Locking member 3 can rotate around shaft 11, and stopper member 4, which engages with a leading-end portion of locking member 3, can rotate around shaft 15. When this stopper member 4 rotates in a counterclockwise direction, projection 4A of stopper member 4 presses leaf spring 6, one end of which is fixed on stopper member 4 and another end of which contacts stop member 14, and leaf spring 6 is deformed while increasing its elastic force. Stopper member 4 starts to rotate in a clockwise direction by the elastic force of leaf spring 6 when the force in the counterclockwise direction has been released, and is stopped by stop member

Stopper base member 5, which rotatably supports stopper member 4, and on which the above-described stop members 14 and 16 are formed, is rotable around shaft 13, and is elastically rotatably driven in a counterclockwise direction by tension spring 7.

The above-described locking member 3 is elastically rotatably driven in a counterclockwise direction by tension spring 9. Stopper 17 prevents further rotation of locking member 3 from the locked position in a counterclockwise direction.

Slot 12' is provided in locking member 3, in which pin 12 provided on driving shaft 8' of electromagnetic solenoid 8 is fitted.

Electromagnetic solenoid 8 is mounted on developer receptacle 302, and is subjected to on/off control in response to a signal from remaining-amount detection sensor 47 for detecting a remaining amount of developer (toner) T within developer receptacle 302. A piezoelectric element or the like can be used as sensor 47.

Next, a description will be provided of the operations of respective units of the developer supply device of the present embodiment with reference to FIGS. 3 through 7.

As for the supply of the developer to developer receptacle 302, first, developer supply cartridge 10 is inserted into holding portion 303 of developer receptacle 302 in a state in which lid 2 of developer supply cartridge 10 is positioned as shown in FIG. 3. That is, developer supply cartridge 10 can be inserted only when lid 2 assumes the posture shown in FIG. 3. At that time, developer-discharging opening 1A (see FIG. 8) is placed upward, so that the developer is not discharged.

Thereafter, in order to supply developer T within developer supply cartridge 10 to developer receptacle 302, cartridge 10 is rotated from the state shown in FIG. 3 in a clockwise direction as indicated by the arrow. At that time, as shown in FIG. 4, projection 2A of lid 2 raises projection 3C of locking member 3 against the elastic force of spring 9, and projection 2C of developer supply cartridge 10 contacts stopper 31 immediately after projection 2A of lid 2 has passed through projection 3C of locking member 3, whereby the rotation of developer supply cartridge 10 in the clockwise direction is stopped. Projection 2B of lid 2 pushes end portion 5A of member 5 from the right as viewed in FIG. 3 to rotate member 5 in a clockwise direction, and member 5 stops in a state in which its end portion 5A is kept pushed by projection 2B of lid 2 that stops at the above-described predetermined position (in the state shown in FIG. 4).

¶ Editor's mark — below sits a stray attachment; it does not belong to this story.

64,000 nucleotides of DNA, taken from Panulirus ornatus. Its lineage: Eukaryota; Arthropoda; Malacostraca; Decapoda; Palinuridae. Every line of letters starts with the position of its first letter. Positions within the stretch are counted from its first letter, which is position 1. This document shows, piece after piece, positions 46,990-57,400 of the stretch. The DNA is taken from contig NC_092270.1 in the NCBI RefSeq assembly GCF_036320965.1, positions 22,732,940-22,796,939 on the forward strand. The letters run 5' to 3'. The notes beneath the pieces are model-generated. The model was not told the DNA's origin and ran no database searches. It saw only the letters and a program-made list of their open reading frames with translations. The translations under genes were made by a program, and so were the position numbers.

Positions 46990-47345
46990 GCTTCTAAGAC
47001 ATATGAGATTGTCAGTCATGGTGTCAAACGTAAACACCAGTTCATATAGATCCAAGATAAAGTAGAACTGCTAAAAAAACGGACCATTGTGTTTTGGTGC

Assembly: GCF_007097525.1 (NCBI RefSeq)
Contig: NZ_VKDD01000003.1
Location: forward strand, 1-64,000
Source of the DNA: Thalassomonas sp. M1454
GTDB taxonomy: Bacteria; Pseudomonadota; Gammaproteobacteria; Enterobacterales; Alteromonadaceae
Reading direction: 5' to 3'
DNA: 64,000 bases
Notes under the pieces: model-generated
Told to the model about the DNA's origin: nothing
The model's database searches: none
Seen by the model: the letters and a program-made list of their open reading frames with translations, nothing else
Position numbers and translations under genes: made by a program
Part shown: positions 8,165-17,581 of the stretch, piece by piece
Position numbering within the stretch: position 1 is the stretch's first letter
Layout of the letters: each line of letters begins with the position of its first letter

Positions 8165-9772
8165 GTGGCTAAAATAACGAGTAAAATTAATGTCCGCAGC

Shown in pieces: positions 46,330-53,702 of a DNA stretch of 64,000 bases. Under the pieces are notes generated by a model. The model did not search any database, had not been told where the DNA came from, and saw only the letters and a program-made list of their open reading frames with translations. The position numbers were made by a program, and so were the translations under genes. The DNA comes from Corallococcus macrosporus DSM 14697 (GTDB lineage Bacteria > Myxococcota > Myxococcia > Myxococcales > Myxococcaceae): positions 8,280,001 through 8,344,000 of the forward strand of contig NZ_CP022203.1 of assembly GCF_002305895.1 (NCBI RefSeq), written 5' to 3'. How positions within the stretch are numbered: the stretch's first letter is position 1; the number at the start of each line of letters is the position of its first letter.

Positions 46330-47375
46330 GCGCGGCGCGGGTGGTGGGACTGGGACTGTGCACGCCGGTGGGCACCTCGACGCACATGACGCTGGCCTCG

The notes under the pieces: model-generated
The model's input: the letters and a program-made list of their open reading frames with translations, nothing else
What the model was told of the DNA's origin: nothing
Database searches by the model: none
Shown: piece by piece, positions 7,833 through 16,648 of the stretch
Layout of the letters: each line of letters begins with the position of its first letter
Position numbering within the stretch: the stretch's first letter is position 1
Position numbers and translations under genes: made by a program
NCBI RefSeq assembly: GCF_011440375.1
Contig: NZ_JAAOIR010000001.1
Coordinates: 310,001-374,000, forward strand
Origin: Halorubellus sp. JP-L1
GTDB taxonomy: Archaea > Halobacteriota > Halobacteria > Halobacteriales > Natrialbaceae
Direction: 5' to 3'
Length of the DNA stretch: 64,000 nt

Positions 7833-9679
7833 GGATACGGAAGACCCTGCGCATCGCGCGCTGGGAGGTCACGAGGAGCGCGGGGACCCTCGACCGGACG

Since opening 1A of cartridge 10 is placed downward in a state in which cartridge 10 is positioned at the above-described predetermined angular position, developer T is supplied into developer receptacle 302.

As soon as projection 2A has passed through projection 3C of locking member 3, locking member 3, which has been rotated in a clockwise direction by projection 2A, is rotated in a counterclockwise direction by the elastic force of spring 9 until it contacts stopper 17, and projection 3C returns to the locking position (see FIG. 4). Thus, projection 2A of cartridge 10 assumes a locked state of engaging with projection 3C of locking member 3, thereby preventing the rotation of cartridge 10 in a counterclockwise direction. Accordingly, cartridge 10 cannot be detached from holding portion 303.

When the developer has been consumed in accordance with the proceeding of image forming processes, and remaining-amount detection sensor 47 of the developing device has detected that the amount of developer T within developer receptacle 302 becomes less than a predetermined amount, that is, that the surface of the layer of developer particles does not contact cartridge 10, a detection signal from sensor 47 is transmitted to solenoid 8, which operates to pull its driving shaft 8' (see the thick hollow arrow shown in FIG. 5). Hence, locking member 3 starts to rotate around shaft 11 in a clockwise direction by shaft 12 provided at an end portion of driving shaft 8' of solenoid 8. Projection 2A of cartridge 10 is thereby released from projection 3C of locking member 3. By the rotation of locking member 3, end portion 3D of locking member 3 pushes end portion 4E of stopper member 4. Hence, stopper member 4 rotates in a counterclockwise direction while bending leaf spring 6, as shown in FIG. 5.